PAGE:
Armstrong said in a statement that the money was sent to marketing consultant Cassandra Wolfe as part of her 5% commission for obtaining the $15 million sponsorship deal with cryptocurrency gaming startup Stake.

Armstrong said, “They wanted a witch hunt on her since she saved everyone’s jobs. “Without the Stake deal, most people at the company were heading toward getting laid off.”

At the hearing, Koenig stated that the Shedds had asked for an ex parte temporary restraining order against Armstrong and that Hit Network had hired a full-time security guard to watch over its office building. On behalf of Armstrong, Merritt also asked for an ex parte temporary restraining order against the Shedds.

Shedd reportedly informed Acworth police on August 21 that he was “concerned for his safety” because he was going to fire Armstrong from the company for “misuse and possibly criminal use of company funds.”

According to the report, Shedd also reportedly complained to police that Armstrong “created a hostile work environment” and repeated the assault claim, adding that it took place after it was discovered that Armstrong had engaged in adultery.

The Hit Network offices will be included in the Acworth Police’s “zone patrol” region for a few weeks, Shedd was informed by the Acworth Police. An employee of Hit Network who is aware of the situation acknowledged that a judge has not yet heard the Shedds’ injunction motion for a restraining order.

The worker added that Hit Network bought the Lamborghini as a corporate asset and is now trying to sell it to “recoup funds” that Armstrong allegedly “stole” from the business.

The Shedds’ lawsuit petition claims Armstrong obtained “personal loans of cryptocurrency” totalling $176,698.10 using a Bored Ape Yacht Club NFT as an example. Armstrong is also accused of “theft and/or mishandling of company assets,” according to the Shedds. The NFT, which according to the lawsuit was worth about $107,000 at the time, was lost when a loan was not paid back.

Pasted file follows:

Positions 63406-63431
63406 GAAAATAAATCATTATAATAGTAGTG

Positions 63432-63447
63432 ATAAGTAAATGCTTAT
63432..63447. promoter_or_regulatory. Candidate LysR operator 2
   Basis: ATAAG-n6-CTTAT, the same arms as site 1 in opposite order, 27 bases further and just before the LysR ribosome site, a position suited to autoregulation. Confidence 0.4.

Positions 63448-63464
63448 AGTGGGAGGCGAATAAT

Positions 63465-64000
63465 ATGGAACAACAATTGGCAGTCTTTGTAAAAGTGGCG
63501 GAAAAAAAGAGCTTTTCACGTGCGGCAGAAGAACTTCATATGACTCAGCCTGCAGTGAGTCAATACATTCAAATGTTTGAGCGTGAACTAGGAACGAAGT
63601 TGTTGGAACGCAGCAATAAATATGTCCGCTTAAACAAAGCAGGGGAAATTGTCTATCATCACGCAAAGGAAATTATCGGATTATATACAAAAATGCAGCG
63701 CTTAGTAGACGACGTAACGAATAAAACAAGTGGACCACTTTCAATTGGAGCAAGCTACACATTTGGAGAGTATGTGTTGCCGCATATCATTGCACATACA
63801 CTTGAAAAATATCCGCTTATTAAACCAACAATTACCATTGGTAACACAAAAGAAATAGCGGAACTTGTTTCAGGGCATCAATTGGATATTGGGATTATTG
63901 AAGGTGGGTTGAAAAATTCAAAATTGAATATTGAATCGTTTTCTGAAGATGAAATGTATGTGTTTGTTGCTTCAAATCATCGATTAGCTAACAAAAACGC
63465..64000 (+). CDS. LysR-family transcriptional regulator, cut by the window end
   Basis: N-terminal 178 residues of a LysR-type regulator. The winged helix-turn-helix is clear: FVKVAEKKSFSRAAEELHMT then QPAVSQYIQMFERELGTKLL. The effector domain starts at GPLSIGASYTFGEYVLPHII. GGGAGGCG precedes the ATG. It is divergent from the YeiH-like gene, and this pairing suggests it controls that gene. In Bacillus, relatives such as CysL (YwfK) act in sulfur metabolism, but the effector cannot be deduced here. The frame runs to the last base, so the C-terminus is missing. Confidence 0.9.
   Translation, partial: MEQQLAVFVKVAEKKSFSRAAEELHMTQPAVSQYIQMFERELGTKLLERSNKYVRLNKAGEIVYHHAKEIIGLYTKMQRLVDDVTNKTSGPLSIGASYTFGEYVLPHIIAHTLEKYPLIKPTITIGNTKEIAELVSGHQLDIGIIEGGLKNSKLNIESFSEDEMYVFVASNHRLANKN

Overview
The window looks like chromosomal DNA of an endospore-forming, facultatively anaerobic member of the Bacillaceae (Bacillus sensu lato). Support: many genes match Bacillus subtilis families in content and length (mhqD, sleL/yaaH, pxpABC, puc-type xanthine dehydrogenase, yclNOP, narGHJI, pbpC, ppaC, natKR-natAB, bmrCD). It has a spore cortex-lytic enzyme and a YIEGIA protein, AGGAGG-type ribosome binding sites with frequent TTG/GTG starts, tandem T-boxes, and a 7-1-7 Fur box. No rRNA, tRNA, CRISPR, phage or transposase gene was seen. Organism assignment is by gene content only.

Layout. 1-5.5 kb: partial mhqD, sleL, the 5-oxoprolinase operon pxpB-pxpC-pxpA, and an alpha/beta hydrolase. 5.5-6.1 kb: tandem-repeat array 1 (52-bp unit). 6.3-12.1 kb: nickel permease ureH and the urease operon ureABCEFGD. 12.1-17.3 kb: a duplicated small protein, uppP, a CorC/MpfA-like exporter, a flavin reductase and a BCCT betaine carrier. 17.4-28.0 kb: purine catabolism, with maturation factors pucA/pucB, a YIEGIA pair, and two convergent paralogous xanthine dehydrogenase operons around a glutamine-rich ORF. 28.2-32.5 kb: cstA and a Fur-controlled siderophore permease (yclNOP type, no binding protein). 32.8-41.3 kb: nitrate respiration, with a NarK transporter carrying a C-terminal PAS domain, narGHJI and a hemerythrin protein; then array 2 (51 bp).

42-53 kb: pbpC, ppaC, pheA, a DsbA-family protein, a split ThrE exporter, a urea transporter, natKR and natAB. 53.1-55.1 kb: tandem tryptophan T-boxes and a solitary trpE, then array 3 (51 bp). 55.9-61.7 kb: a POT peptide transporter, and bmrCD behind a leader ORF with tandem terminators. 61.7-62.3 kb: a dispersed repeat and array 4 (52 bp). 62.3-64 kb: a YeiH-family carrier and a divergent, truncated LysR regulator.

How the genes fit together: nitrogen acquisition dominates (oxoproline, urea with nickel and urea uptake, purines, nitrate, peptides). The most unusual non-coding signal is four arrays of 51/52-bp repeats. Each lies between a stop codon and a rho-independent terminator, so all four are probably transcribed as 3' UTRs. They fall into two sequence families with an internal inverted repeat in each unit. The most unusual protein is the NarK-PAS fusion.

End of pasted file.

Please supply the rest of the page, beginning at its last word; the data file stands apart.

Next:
The complaint also claims that Armstrong borrowed a total of $119,415.08 for seven loans on a Mutant Ape Yacht Club NFT, which ultimately led to the loss of the NFT’s original $13,000 value.

The Shedds’ lawsuit against Armstrong alleges that Armstrong transferred “other NFTs” from the business’ cryptocurrency wallets to his private wallets as well as over $40,000 worth of USDT stablecoin from company wallets to a personal wallet before moving it to a wallet owned-by Stake.

In response to these allegations, Armstrong stated that the disputed NFTs belonged to him and that the staff members of the company were informed of that fact.

Armstrong noted in a message, “They said multiple times they were mine because the company was mine. All of these exchanges of ideas took place. However, they were never recorded. He said that no one at the business ever expressed concerns to him about the NFT loans or informed him that he wasn’t permitted to take out loans against the company’s assets.

Additionally, Armstrong stated that the disputed USDT monies “were sent right to the company.”

“They have no idea what they are doing with the books, so they don’t know where it is. Armstrong claimed that Shedd Sr. was to blame for the company’s $3 million loss on the now-defunct Celsius platform. “This is the result of a minority business partner hiring his father to be the CFO, even though he has no financial background or experience,” Armstrong stated.

Armstrong announced on his brand-new YouTube account on Wednesday that he had reported an aggressive text message to the police.

There are ongoing lies and betrayals, according to Armstrong.

On the Wednesday livestream, Armstrong’s wife, Bethany Armstrong, also made an appearance and expressed fear for the safety of her family while describing the situation as “horrific.”

Image: Wallpapers.com